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The Effects of Using a Ramp and Elevator to Load and Unload Trailers on the Behavior and Physiology of Piglets.

McGlone J, Sapkota A - Animals (Basel) (2014)

Bottom Line: Sitting, feeding and blood parameters did not show a significant treatment by time effect (p > 0.05).Standing behavior did not differ between CON and HAN piglets nor between RAM and ELE piglets (p > 0.05); however, CON and HAN piglets stood more than RAM and ELE piglets during treatment (p < 0.05).The heart rate of ELE piglets decreased 6.3% after treatment; whereas the heart rate of RAM piglets remained elevated 2.4% (p < 0.05).

View Article: PubMed Central - PubMed

Affiliation: Animal and Food Sciences, Texas Tech University, Lubbock, TX 79409, USA. john.mcglone@ttu.edu.

ABSTRACT
Transport is an inevitable process in the modern U.S. swine industry. The loading process is a novel and potentially stressful experience. This study uses behavior, heart rate and leukocyte counts to compare stress one hour before, during and after loading via ramp or elevator. Piglets were held in a home pen (control (CON)), walked up and down an aisle (handled (HAN)), or walked to a truck and loaded via elevator (ELE) or ramp (RAM). Sitting, feeding and blood parameters did not show a significant treatment by time effect (p > 0.05). Standing behavior did not differ between CON and HAN piglets nor between RAM and ELE piglets (p > 0.05); however, CON and HAN piglets stood more than RAM and ELE piglets during treatment (p < 0.05). After treatment, drinking behavior was increased in RAM piglets (p < 0.05). The heart rate of ELE piglets decreased 6.3% after treatment; whereas the heart rate of RAM piglets remained elevated 2.4% (p < 0.05). In terms of heart rate, loading by elevator appears to be less stressful than loading by ramp.

No MeSH data available.


Percentage of pigs showing standing behavior an hour before (A), during (B) and after (C) each treatment (control, handling, ramp and elevator).
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animals-04-00535-f002: Percentage of pigs showing standing behavior an hour before (A), during (B) and after (C) each treatment (control, handling, ramp and elevator).

Mentions: A significant treatment × time interaction was observed for standing behavior during treatment (37.20 ± 6.94%, 24.70 ± 6.94%, 75.80 ± 6.94% and 93.90 ± 6.94% for CON, HAN, ELE and RAM, respectively; p < 0.01). Standing behavior did not differ among CON and HAN pigs (p > 0.05). ELE and RAM piglets showed greater frequency of standing behavior than did CON and HAN (p < 0.05); however, standing behavior among ELE and RAM piglets did not differ from each other during treatment. Figure 2 shows the percentage of piglets standing at each time point.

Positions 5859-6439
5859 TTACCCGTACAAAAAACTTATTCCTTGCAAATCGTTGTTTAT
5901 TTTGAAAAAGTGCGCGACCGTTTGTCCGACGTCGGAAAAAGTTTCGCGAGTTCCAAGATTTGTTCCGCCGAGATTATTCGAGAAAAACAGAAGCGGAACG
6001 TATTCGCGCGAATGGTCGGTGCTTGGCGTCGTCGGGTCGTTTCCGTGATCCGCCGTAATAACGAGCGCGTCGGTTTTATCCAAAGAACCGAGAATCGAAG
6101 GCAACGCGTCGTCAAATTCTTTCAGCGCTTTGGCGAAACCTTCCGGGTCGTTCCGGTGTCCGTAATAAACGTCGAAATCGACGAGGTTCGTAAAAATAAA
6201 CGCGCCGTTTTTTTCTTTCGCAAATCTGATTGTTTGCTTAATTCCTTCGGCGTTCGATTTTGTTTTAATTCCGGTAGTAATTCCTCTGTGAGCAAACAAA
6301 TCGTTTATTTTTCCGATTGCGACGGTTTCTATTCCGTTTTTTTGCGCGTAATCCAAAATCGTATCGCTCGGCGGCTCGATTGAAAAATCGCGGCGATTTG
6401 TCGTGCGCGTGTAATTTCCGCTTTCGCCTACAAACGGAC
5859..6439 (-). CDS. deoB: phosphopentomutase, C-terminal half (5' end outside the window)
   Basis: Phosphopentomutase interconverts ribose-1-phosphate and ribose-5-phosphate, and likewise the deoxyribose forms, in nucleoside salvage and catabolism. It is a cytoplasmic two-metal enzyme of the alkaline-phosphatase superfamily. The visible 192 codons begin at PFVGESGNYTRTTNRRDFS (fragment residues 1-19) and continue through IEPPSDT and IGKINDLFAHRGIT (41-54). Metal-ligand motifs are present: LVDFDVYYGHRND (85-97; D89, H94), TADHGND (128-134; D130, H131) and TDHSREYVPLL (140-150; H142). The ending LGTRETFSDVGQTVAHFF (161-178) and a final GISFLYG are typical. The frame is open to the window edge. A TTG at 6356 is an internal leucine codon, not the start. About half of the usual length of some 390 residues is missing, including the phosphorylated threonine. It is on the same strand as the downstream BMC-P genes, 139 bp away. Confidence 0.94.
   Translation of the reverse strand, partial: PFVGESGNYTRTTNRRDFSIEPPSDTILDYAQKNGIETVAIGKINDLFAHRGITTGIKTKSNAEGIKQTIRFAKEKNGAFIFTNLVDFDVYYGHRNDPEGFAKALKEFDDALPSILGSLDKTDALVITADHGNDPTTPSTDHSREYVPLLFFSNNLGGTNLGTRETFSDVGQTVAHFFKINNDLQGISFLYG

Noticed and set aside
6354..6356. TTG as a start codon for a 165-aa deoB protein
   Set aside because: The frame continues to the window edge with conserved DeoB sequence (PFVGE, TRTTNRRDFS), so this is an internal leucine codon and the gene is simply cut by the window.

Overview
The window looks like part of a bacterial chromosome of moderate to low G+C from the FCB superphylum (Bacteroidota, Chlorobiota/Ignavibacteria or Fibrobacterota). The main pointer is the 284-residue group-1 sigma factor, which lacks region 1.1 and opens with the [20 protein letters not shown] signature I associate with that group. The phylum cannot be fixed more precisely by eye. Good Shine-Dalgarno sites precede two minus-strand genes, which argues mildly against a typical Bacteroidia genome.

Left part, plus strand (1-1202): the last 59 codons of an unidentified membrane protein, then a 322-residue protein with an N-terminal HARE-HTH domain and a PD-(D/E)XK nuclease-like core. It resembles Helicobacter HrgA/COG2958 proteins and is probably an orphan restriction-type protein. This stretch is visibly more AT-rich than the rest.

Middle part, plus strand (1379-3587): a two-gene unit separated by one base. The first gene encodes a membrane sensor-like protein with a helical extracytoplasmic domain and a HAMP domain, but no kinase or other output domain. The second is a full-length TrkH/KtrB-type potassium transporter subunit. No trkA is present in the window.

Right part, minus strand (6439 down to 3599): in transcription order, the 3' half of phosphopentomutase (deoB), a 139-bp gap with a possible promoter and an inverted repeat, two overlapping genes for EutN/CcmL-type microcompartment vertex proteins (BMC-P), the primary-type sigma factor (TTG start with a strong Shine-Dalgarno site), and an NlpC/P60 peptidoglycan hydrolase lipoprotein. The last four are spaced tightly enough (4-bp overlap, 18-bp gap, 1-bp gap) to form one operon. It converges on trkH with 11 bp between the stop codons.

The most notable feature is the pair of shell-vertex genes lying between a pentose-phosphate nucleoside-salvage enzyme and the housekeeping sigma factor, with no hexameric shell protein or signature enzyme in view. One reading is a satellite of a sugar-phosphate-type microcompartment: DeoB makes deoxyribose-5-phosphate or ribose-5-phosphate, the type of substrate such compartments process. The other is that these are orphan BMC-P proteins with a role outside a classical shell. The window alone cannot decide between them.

The Effects of Using a Ramp and Elevator to Load and Unload Trailers on the Behavior and Physiology of Piglets.

McGlone J, Sapkota A - Animals (Basel) (2014)

Percentage of pigs showing standing behavior an hour before (A), during (B) and after (C) each treatment (control, handling, ramp and elevator).
© Copyright Policy
Related In: Results  -  Collection

License
Show All Figures
getmorefigures.php?uid=PMC4494311&req=5

animals-04-00535-f002: Percentage of pigs showing standing behavior an hour before (A), during (B) and after (C) each treatment (control, handling, ramp and elevator).
Mentions: A significant treatment × time interaction was observed for standing behavior during treatment (37.20 ± 6.94%, 24.70 ± 6.94%, 75.80 ± 6.94% and 93.90 ± 6.94% for CON, HAN, ELE and RAM, respectively; p < 0.01). Standing behavior did not differ among CON and HAN pigs (p > 0.05). ELE and RAM piglets showed greater frequency of standing behavior than did CON and HAN (p < 0.05); however, standing behavior among ELE and RAM piglets did not differ from each other during treatment. Figure 2 shows the percentage of piglets standing at each time point.

Bottom Line: Sitting, feeding and blood parameters did not show a significant treatment by time effect (p > 0.05).Standing behavior did not differ between CON and HAN piglets nor between RAM and ELE piglets (p > 0.05); however, CON and HAN piglets stood more than RAM and ELE piglets during treatment (p < 0.05).The heart rate of ELE piglets decreased 6.3% after treatment; whereas the heart rate of RAM piglets remained elevated 2.4% (p < 0.05).

View Article: PubMed Central - PubMed

Affiliation: Animal and Food Sciences, Texas Tech University, Lubbock, TX 79409, USA. john.mcglone@ttu.edu.

ABSTRACT
Transport is an inevitable process in the modern U.S. swine industry. The loading process is a novel and potentially stressful experience. This study uses behavior, heart rate and leukocyte counts to compare stress one hour before, during and after loading via ramp or elevator. Piglets were held in a home pen (control (CON)), walked up and down an aisle (handled (HAN)), or walked to a truck and loaded via elevator (ELE) or ramp (RAM). Sitting, feeding and blood parameters did not show a significant treatment by time effect (p > 0.05). Standing behavior did not differ between CON and HAN piglets nor between RAM and ELE piglets (p > 0.05); however, CON and HAN piglets stood more than RAM and ELE piglets during treatment (p < 0.05). After treatment, drinking behavior was increased in RAM piglets (p < 0.05). The heart rate of ELE piglets decreased 6.3% after treatment; whereas the heart rate of RAM piglets remained elevated 2.4% (p < 0.05). In terms of heart rate, loading by elevator appears to be less stressful than loading by ramp.

No MeSH data available.